Cats, snakes, and symmetry groups

To follow up on my previous post, I am going to talk about symmetries and image recognition.  As mentioned, symmetries crop up both in theoretical physics and in machine learning contexts.  Quote of the day: “I shall not today attempt further to define the kinds of material I understand to be embraced within that shorthand description [“hard-core pornography”], and perhaps I could never succeed in intelligibly doing so. But I know it when I see it, and the motion picture involved in this case is not that.”  — Supreme Court Justice Potter Stewart.

My pet cat once found a harmless black garden snake in our lawn.  She was intensely curious about it, and kept batting at the poor snake.  I picked the cat up and set her in a different spot in the lawn, to let the snake escape.  My cat started batting at a plastic shovel handle and a green plastic water hose instead.  My first thought:  “Silly cat! Can’t she tell the difference between a garden hose and a snake?”  My second though: “Ah-hah, I have learned something about how a cat sees the world. These are things that look alike to a cat. She can see that they are long and round, but she doesn’t evidently make much distinction about the color of the object.”  If you don’t believe me, watch this video in which cats are terrified of cucumbers. (You should watch it anyway, it’s hilarious.)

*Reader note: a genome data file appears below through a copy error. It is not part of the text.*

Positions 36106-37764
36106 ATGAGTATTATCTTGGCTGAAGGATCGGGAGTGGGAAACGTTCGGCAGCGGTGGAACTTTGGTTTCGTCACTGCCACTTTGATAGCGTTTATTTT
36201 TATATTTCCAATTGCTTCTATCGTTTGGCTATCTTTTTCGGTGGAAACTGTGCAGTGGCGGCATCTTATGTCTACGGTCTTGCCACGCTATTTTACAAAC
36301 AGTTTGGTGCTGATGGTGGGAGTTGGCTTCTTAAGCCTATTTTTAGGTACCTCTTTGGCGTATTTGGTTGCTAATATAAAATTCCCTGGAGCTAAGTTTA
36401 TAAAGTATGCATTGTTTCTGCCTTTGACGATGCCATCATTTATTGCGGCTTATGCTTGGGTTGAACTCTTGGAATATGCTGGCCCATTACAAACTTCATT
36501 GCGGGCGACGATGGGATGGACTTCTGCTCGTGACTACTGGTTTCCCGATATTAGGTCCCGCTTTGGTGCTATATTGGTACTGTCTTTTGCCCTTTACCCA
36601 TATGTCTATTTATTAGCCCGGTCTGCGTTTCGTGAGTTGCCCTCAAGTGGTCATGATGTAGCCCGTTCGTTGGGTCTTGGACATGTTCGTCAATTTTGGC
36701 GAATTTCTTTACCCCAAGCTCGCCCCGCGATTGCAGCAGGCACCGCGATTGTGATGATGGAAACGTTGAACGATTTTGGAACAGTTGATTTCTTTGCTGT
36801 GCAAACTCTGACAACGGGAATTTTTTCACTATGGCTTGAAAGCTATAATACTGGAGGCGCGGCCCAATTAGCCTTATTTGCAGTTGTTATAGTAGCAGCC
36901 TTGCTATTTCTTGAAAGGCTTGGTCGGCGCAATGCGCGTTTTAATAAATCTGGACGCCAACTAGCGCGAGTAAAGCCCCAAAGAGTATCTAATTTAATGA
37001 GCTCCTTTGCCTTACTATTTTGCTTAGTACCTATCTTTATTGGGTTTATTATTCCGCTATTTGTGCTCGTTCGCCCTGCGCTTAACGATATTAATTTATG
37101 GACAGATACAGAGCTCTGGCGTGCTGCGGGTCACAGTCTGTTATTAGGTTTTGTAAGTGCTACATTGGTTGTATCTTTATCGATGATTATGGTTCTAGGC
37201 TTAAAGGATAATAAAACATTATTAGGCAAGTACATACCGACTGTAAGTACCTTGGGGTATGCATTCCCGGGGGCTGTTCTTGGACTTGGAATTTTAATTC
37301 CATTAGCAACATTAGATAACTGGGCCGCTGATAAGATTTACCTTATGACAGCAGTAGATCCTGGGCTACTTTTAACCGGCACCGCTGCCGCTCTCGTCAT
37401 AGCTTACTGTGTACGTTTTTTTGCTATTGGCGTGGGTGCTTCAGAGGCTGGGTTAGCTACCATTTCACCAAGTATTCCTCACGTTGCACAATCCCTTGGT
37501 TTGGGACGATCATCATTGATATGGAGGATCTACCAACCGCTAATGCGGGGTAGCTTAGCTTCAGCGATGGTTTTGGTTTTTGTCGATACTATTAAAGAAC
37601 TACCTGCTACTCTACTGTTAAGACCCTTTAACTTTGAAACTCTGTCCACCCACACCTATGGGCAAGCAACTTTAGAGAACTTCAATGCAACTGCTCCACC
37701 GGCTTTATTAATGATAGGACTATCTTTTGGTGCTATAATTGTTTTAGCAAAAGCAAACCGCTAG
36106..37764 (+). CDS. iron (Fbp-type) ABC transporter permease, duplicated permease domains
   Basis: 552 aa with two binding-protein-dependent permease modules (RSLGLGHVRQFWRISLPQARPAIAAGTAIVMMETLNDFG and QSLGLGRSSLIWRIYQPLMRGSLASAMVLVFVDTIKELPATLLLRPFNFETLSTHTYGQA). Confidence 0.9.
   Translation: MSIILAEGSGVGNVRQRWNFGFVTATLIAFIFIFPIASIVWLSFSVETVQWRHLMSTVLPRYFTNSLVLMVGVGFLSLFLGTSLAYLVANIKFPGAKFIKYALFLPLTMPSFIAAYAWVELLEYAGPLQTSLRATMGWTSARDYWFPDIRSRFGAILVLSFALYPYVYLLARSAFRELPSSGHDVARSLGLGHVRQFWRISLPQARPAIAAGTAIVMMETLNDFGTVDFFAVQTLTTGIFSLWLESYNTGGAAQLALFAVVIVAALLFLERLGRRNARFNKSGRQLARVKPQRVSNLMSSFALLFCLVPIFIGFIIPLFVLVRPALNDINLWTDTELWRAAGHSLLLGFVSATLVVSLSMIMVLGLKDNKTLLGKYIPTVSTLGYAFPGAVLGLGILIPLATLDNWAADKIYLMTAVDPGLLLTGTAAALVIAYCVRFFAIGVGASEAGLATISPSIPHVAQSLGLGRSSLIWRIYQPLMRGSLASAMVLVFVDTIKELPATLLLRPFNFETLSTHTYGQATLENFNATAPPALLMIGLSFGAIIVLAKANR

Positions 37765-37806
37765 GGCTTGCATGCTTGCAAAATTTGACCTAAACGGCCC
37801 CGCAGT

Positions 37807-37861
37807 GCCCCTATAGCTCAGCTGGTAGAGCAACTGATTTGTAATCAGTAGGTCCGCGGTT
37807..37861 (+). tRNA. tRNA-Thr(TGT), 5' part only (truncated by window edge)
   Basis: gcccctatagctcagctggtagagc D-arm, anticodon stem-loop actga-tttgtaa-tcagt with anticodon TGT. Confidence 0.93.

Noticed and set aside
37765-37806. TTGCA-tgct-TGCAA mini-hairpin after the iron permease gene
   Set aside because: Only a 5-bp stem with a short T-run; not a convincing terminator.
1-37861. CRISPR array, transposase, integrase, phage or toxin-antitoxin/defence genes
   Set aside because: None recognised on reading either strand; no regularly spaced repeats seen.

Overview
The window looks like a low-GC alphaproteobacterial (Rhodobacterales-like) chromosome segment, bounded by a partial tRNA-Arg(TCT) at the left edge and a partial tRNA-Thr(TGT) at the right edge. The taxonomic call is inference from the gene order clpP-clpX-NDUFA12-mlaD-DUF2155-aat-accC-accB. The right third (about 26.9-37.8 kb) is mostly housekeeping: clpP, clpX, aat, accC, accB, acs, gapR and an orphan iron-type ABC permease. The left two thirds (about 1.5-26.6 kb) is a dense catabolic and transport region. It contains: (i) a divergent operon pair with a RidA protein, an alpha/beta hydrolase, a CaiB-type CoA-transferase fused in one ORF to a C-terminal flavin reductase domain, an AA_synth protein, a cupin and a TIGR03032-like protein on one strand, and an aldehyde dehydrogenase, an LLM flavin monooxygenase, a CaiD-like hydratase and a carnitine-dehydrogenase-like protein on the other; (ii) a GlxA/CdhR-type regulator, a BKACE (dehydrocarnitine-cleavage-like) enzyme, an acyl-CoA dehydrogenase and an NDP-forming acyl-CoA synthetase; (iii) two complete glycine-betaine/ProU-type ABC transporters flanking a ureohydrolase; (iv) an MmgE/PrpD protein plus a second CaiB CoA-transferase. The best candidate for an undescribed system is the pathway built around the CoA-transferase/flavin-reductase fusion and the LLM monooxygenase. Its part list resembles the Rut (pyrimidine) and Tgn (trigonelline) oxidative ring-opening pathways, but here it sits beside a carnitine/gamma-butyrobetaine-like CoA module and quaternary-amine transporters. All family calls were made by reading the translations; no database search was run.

If you have some mathematical background, you may be familiar with the concept of equivalence classes.  An equivalence class is a set of things that are “the same” according to some rule (the equivalence relation).  They don’t have to be indistinguishable things in general; the rule just tells you what sort of things are alike, and what are not, under that rule. What I learned by observing my cat was that snakes, shovel handles, and water hoses are all in one equivalence class according to the rule “they look alike to a cat.” For the cat, the important property was the shape of the object, and possibly the smooth surface texture. Equivalence relations not only tell you what properties matter, they tell you what properties don’t matter, which is just as important. In the example of the cat, the color of the snake-like objects were different, but that was an irrelevant detail.

Some bright folks have taken the same approach to machine learning.  What they wanted to know was, what things look the same to a state-of-the-art neural network trained to recognize objects from pictures?  Have a look at Figure 1 in their preprint, especially the first 8 images.  The images appear to be TV static, but a neural network classified them with a high degree of certainty to be recognizable objects (fruits and animals mostly).  Another group asked a similar question: can we tweak a familiar image in very subtle ways so that a neural network does not recognize it, but a human could not see the difference?  The answer is yes, it’s quite easy to do.  These images are effectively optical illusions for artificial neural networks. These neural networks are clearly not sensitive to the “right things,” even though they do very well on the training data.  They are sensitive to noise (irrelevant detail), when they should be instead sensitive to large-scale features.

What seems to be the problem? The networks are probably over-fitting the training data. Basically, despite seeing thousands of images, the neural nets haven’t been given enough examples to ensure that the only thing that (for instance) all the images in the set of ‘panda’ images have in common is that they have a panda in them. One can imagine several approaches to fixing such a problem.